Indiana has kept playing at a historic offensive pace — continuing to lead the league by scoring 126.1 points per game — but a much-improved defense has recently turned heads. Over their last five games, the Pacers have a defensive rating of 115.2, which is significantly better than when the team was the worst in the league just a few weeks ago and its current defensive rating of 120.6 for the season.

Another key component to the current Blue & Gold winning streak has been the mesmerizing play of Pacers point guard Tyrese Haliburton. Haliburton has played at a historic level over his last two games, compiling 43 points, 43 assists and just two turnovers total.

Vote for Haliburton in 2024 NBA All-Star Voting >>

In a 140-123 win over the New York Knicks on Saturday in Indianapolis, Haliburton dished out 23 assists to tie Jamaal Tinsely’s Pacers franchise record set in 2001 for most assists in a single game. Haliburton also became just the third player to achieve the feat of 20+ points and 20+ assists in back-to-back games, joining Hall-of-Famers Magic Johnson (1984) and John Stockton (1990).

Also against New York, Myles Turner scored 28 points, Aaron Nesmith made a career-best seven 3-pointers en route to 25 points, and Bennedict Mathurin dropped 20 points off the bench. The Pacers had a season-best 40 assists as a team against the Knicks.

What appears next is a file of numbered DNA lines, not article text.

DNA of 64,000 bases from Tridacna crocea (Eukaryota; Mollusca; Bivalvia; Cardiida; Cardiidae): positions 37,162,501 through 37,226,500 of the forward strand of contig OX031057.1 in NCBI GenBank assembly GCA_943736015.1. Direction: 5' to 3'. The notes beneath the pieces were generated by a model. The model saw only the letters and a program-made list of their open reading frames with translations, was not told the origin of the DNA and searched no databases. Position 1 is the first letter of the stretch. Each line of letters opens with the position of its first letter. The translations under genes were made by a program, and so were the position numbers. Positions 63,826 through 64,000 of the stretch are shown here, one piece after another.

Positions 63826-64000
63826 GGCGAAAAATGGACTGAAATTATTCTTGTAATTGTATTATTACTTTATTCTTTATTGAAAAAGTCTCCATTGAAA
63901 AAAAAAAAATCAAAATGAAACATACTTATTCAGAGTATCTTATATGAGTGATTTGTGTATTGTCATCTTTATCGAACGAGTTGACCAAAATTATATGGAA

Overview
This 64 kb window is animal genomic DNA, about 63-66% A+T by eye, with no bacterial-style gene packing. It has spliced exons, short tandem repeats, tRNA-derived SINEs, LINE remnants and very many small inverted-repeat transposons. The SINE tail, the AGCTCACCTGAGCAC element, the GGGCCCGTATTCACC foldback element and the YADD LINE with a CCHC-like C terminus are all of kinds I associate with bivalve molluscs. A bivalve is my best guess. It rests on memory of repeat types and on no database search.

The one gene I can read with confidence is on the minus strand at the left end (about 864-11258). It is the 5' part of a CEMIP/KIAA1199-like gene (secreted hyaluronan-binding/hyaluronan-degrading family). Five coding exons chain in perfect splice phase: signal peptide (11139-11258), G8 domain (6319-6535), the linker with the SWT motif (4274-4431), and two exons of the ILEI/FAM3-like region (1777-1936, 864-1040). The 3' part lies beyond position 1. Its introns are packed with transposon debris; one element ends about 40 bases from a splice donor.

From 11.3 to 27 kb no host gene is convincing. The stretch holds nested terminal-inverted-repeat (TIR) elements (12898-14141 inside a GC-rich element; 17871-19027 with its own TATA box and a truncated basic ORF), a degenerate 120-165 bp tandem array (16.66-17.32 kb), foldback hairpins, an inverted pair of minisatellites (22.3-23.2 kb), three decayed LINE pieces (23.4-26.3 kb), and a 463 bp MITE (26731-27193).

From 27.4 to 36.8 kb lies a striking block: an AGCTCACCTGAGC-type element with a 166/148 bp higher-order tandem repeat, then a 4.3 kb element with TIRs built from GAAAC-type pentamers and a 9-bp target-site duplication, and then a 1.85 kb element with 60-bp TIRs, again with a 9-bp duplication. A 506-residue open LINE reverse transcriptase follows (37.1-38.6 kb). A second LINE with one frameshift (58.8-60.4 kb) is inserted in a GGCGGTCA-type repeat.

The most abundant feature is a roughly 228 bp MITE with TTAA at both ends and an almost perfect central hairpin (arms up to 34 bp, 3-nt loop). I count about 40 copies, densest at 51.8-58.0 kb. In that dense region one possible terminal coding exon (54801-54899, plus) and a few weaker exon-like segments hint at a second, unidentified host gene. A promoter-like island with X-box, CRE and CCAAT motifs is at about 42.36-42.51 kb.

Haliburton has put together a trio of strong performances against Milwaukee this season, averaging 26 points and 10.7 assists against the Bucks. Turner has also played well in the matchup, putting up 23.0 points and 8.3 rebounds on average.

Like the Pacers, the Bucks score at a break-neck pace, ranking second in the league in points per game at 125.

Two-time NBA MVP Giannis Antetokounmpo has put up monster numbers against the Pacers this season, averaging 51.7 points, 12.0 rebounds and 2.7 assists across three games. On Dec. 13, Antetokounmpo scored a franchise-record 64 points on 20 made field goals while going 24-for-32 from the free throw line.

Milwaukee enters the New Year’s Day clash coming off a 119-111 win at the Cleveland Cavaliers (18-14) on Friday. Antetokounmpo registered 34 points and 16 rebounds in the win and Lillard logged 31 points for the Bucks.

Projected Starters

Pacers: G – Tyrese Haliburton, G – Andrew Nembhard, F – Aaron Nesmith, F – Jalen Smith, C – Myles Turner